The only way they get around Him, of course, is by proposing that in order to get the jack pot universe we live in that provides just all the necessary fine-tuned settings to make life possible at all, there are (possibly) countless other universes, most of which, by sheer mathematical probability, didn’t turn out as lucky. That is, of course, where I – and, thankfully, other believers – dare to differ, since you don’t have to come up with such ridiculous hypotheses once you’re willing to accept that just as behind every other shred of information that ever came into being there was an author, so it also happens to be the case with that giga machine we call the universe, and the infinite amount of information, planning and intelligence it requires to function.

Although God created us in our image, He’s not a crazy scientist that needs endless trial & error runs to see if His “experiment” is going to work out. Unlike our earthly, human scientists, He knows what He’s doing, thank God! We’re in good hands. As long as we don’t try to make the bill without Him and insist on locking Him out of His own game; because He cannot save us from our own stupidity as long as we refuse to be saved.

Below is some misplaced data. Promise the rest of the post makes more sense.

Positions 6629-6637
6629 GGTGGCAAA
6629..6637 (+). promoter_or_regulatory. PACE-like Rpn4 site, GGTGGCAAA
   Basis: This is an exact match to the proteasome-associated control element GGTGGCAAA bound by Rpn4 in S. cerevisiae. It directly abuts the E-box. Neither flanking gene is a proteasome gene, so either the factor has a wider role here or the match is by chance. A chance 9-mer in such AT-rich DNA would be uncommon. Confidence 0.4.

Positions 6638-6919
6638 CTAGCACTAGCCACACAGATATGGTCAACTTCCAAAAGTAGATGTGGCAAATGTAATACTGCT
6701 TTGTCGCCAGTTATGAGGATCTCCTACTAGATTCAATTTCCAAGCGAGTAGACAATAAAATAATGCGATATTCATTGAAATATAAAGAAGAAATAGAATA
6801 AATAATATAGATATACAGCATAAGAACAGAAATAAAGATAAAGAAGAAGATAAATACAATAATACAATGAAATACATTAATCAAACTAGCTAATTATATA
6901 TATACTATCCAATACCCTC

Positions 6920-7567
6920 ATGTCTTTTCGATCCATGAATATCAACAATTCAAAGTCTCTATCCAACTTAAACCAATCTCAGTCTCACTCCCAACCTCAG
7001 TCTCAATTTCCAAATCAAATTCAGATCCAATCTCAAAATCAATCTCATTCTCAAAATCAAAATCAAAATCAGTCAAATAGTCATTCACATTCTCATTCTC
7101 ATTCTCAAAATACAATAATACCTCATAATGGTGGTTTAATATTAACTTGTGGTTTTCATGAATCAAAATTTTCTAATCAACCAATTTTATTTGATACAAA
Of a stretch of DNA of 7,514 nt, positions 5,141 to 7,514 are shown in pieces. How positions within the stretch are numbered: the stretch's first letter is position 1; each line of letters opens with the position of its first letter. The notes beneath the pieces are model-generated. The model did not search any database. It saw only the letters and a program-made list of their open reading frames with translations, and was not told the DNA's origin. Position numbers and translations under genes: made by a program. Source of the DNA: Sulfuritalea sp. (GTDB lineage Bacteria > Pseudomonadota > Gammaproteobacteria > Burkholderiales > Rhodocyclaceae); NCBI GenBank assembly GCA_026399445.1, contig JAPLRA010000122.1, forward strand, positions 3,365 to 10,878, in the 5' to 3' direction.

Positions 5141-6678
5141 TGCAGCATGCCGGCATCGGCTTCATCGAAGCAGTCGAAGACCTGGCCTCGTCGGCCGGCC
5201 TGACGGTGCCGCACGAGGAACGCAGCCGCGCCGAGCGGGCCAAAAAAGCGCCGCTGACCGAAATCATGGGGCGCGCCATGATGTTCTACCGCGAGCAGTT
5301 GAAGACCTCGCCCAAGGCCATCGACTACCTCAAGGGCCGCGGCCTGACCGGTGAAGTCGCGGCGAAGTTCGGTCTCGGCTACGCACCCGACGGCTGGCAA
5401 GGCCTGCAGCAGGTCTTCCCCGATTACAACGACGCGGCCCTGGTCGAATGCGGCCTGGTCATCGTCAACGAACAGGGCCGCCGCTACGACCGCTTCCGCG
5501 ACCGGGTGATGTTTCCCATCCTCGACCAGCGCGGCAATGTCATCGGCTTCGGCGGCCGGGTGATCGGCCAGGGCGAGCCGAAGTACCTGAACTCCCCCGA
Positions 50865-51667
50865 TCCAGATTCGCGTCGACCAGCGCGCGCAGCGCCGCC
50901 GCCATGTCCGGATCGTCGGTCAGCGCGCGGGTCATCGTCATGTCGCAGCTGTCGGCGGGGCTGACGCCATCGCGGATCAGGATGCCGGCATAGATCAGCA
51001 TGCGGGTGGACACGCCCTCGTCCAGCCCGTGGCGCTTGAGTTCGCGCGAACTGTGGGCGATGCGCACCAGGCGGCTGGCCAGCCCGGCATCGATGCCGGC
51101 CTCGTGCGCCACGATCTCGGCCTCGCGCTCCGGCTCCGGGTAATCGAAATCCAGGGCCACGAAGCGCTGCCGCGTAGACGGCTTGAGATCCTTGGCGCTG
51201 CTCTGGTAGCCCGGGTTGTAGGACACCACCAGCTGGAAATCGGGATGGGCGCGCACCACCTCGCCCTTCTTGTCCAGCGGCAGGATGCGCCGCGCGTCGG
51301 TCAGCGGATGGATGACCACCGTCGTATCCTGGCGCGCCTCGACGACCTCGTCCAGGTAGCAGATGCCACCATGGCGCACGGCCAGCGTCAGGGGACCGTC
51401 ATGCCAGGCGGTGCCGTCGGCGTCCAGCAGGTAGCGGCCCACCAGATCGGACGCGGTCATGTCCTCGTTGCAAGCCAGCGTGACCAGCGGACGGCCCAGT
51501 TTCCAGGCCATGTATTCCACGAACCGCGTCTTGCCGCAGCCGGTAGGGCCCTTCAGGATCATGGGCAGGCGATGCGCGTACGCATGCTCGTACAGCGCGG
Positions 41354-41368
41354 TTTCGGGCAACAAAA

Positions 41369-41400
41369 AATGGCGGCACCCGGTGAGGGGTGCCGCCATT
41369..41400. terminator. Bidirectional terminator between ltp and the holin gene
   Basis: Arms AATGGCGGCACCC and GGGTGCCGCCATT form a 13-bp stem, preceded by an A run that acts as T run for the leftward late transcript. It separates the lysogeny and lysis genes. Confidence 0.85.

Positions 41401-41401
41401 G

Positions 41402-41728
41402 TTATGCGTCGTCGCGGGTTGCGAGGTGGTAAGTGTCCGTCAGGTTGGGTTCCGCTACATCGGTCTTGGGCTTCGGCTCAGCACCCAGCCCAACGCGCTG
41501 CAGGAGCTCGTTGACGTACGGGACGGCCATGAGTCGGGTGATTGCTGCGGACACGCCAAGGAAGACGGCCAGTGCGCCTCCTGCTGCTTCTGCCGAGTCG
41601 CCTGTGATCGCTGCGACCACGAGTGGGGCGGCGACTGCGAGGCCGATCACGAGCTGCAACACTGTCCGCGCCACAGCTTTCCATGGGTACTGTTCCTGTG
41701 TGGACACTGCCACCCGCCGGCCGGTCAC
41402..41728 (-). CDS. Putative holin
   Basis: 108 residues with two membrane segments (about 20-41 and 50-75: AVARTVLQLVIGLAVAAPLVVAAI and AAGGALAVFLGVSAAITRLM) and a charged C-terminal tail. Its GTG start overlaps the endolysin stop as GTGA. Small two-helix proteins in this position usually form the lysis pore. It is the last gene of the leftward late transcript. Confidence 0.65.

So, it all boils back down to the theme of my previous post: faith. It’s either faith in, and acceptance of the fact that there is, of course, an Author behind the slew of information and genius that slapped the universe (= literally: “single spoken sentence”) together, or in the one gross exception, the mysterious “singularity,” which claims that contrary to everything we ever have observed, and in defiance of all the voices in creation that constantly scream the opposite, from the tiniest cell to the most complex galaxy, it all simply “happened” by itself.

Back to the additional dimensions. The fathers of M-Theory have come up with the number 10 (plus time), otherwise their equations wouldn’t figure. What a “coincidence” that the structure of the universe should be based on the same system that has been tried and proven down on yer-ol’-blue-planet (including its own solars system and the outer extremities of its prominent inhabitants, etc.)!

What a coincidence that everything might just consist of tiny, either open-ended or looped “strings,” (1s and 0s?), as if Somebody was trying to get everybody’s attention: “Hello!? Anybody listening?”

Then on the other hand we’ve got fundamental Christians who refuse to accept the possibility of 10+1 dimensions, because they’re not mentioned in the Bible. Well, neither are telephones or microwave ovens, but they probably use them anyway.